• In the following description, for purposes of explanation, specific nomenclature is set forth to provide a thorough understanding of the various inventive concepts disclosed herein. However, it will be apparent to one skilled in the art that these specific details are not required in order to practice the various inventive concepts disclosed herein.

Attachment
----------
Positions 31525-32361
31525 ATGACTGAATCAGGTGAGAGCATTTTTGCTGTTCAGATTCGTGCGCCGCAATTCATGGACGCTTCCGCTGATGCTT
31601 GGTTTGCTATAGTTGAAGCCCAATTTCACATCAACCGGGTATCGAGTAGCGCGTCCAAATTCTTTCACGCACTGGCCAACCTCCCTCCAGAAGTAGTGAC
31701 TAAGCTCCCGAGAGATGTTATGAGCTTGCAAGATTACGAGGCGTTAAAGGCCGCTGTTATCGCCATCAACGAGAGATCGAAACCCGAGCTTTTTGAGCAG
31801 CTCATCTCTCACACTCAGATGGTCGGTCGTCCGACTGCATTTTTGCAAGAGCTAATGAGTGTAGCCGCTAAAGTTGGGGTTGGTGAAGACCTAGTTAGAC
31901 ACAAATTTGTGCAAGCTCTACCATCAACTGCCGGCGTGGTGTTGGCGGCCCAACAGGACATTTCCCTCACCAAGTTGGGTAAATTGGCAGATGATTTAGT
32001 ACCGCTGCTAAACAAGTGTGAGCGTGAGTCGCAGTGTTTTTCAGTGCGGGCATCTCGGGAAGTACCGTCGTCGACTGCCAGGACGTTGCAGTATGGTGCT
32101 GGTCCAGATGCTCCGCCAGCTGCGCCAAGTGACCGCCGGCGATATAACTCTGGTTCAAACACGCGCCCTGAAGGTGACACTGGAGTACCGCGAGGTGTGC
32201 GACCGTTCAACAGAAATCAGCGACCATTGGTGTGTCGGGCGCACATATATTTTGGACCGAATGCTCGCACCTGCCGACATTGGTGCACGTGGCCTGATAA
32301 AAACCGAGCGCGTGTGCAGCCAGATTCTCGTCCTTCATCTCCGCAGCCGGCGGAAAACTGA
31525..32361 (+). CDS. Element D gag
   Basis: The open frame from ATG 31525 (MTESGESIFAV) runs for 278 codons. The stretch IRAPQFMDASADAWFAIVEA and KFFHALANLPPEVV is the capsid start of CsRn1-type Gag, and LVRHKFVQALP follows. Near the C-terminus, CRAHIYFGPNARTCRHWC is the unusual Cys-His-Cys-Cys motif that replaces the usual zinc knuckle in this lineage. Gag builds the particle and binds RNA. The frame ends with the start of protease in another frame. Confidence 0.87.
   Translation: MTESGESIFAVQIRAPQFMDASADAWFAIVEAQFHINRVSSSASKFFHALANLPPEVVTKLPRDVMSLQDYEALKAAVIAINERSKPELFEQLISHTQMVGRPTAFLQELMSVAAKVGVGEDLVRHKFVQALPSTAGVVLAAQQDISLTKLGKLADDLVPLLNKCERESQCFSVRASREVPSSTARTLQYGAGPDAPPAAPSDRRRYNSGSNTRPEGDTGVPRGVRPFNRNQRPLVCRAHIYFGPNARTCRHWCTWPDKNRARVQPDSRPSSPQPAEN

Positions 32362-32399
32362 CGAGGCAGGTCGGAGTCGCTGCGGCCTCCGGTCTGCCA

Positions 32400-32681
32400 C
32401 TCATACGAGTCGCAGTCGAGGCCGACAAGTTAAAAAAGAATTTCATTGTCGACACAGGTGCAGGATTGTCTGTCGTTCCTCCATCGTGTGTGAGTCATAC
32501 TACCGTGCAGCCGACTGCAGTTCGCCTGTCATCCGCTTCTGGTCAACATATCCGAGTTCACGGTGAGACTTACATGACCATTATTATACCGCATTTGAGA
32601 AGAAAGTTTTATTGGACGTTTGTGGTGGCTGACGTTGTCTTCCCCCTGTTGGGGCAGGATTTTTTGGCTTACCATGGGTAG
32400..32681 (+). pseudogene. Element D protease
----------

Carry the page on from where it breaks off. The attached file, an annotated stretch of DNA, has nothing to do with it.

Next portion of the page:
• Some portions of the detailed descriptions that follow are presented in terms of algorithms and symbolic representations of operations on data bits within a computer memory. These algorithmic descriptions and representations are the means used by those skilled in the data processing arts to most effectively convey the substance of their work to others skilled in the art. An algorithm is here, and generally, conceived to be a self-consistent sequence of steps leading to a desired result. The steps are those requiring physical manipulations of physical quantities. Usually, though not necessarily, these quantities take the form of electrical or magnetic signals capable of being stored, transferred, combined, compared, and otherwise manipulated. It has proven convenient at times, principally for reasons of common usage, to refer to these signals as bits, values, elements, symbols, characters, terms, numbers, or the like.